Mailings ‘trigger online donations’

direct mailCharities risk ditching direct mail at their peril, according to a new study, which claims twice as many people donate online after receiving a mailshot than an email appeal.
The survey, for Dunham & Company in the US, shows 14 per cent said a direct mail letter prompted them to give online compared with only 6 per cent who said an email prompted their online gift.
Further underlining the importance of direct mail to motivate online giving, 1 in 3 donors (37 per cent) who give online say that when they receive a direct mail appeal from a charity they use the charity’s website to give their donation.
The younger the donor, the more likely they are to use a charity’s website to respond to a direct mail appeal. Half of all under 30s donors say they give online in response to a direct mail appeal with 1 in 4 (26 per cent) of over 50s turning to online giving when they want to give, as a result of receiving a direct mail appeal.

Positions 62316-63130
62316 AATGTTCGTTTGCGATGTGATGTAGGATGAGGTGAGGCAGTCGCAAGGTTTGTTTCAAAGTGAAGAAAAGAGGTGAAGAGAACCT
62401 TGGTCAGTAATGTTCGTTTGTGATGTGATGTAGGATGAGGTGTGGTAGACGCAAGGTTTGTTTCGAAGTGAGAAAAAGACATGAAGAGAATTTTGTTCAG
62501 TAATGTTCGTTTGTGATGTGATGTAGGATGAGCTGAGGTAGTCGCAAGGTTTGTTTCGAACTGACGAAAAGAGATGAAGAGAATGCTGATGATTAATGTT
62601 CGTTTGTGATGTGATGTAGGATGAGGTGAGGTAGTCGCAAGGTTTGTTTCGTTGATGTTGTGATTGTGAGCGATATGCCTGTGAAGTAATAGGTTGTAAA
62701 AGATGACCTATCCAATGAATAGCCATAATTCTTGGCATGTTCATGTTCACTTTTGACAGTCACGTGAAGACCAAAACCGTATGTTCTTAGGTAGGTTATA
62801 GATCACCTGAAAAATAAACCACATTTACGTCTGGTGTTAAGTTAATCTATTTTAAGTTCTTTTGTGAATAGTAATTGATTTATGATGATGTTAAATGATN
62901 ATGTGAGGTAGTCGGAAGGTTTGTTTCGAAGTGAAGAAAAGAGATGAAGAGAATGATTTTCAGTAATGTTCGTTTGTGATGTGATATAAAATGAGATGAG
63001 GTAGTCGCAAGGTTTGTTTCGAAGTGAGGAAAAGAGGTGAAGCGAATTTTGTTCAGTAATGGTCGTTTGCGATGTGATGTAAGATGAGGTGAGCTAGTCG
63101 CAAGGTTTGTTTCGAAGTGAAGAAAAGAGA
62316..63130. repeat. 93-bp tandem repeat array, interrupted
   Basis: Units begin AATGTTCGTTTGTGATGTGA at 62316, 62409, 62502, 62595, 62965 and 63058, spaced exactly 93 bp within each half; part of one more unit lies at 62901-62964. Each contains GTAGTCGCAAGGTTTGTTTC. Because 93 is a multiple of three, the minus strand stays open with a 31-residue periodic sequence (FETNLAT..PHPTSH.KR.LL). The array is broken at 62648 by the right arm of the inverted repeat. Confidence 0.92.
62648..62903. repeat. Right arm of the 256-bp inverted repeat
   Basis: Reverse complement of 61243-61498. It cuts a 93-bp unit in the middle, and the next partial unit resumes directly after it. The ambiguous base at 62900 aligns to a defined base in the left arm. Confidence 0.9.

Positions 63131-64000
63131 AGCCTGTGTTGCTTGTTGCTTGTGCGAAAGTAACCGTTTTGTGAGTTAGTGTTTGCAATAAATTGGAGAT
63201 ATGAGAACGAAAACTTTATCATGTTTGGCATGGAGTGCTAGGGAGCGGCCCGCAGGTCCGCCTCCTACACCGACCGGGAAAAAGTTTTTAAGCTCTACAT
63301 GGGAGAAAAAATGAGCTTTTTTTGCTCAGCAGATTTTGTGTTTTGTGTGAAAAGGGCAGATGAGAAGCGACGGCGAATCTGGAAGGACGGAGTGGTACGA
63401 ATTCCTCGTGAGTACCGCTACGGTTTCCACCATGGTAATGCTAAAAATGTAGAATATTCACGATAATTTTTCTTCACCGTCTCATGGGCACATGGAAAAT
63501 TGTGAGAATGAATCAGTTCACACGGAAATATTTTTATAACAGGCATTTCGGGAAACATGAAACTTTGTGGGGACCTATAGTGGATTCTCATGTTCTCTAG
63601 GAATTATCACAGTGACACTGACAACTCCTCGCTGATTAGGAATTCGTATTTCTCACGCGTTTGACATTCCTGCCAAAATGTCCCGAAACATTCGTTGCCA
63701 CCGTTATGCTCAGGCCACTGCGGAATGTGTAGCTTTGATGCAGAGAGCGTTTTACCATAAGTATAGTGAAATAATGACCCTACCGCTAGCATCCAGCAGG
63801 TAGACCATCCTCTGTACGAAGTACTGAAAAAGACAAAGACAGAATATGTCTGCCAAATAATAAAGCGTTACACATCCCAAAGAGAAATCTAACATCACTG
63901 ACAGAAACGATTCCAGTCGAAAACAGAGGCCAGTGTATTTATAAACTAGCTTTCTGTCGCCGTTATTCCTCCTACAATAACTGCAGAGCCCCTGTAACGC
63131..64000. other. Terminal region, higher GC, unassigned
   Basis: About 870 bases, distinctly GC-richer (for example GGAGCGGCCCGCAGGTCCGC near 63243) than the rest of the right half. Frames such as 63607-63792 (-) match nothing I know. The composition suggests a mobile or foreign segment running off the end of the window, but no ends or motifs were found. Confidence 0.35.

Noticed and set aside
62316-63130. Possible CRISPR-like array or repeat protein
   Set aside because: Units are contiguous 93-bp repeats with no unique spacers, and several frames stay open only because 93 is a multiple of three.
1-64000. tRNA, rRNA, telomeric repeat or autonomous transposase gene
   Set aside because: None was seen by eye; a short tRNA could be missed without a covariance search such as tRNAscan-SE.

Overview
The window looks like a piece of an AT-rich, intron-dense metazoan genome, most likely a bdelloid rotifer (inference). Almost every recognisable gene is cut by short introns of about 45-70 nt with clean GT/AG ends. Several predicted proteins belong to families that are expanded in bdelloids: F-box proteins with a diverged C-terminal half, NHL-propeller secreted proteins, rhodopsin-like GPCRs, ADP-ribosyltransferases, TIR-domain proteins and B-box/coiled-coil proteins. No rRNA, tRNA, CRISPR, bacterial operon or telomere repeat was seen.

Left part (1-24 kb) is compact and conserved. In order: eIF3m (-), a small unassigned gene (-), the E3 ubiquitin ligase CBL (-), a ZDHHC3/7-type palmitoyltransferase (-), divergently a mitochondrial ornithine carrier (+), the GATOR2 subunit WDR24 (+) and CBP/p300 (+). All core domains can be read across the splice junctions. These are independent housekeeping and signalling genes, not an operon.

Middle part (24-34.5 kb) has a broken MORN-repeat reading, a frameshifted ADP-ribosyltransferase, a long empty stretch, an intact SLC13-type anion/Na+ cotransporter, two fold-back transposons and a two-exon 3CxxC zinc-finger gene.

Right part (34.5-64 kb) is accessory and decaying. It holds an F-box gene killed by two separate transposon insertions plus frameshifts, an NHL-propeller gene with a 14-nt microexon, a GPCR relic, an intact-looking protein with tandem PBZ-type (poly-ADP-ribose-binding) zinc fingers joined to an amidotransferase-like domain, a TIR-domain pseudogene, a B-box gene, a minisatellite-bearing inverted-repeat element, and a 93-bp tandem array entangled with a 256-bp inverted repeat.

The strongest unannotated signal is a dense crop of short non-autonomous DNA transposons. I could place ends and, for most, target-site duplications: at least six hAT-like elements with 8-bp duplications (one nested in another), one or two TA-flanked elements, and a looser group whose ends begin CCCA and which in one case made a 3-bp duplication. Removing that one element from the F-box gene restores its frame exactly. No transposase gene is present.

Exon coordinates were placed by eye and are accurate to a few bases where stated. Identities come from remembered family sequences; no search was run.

Only 14 per cent of those over 65 will do the same, as three out of four of this demographic prefer to give by mail.
In addition, the study found that the higher the household income, the more likely the direct mail recipient was to donate online. Nearly half (46 per cent) of households earning $75,000 said they would donate online compared to 37 per cent of households earning $25,000 to $74,000 and about one-third (32 per cent) of households which make less than $25,000.
One other important finding from the study showed the power of personal-to-person fundraising through social media is also increasing, as 15 per cent of respondents said their online gift was prompted by being asked to give by someone through a social media site, such as Facebook or Twitter.

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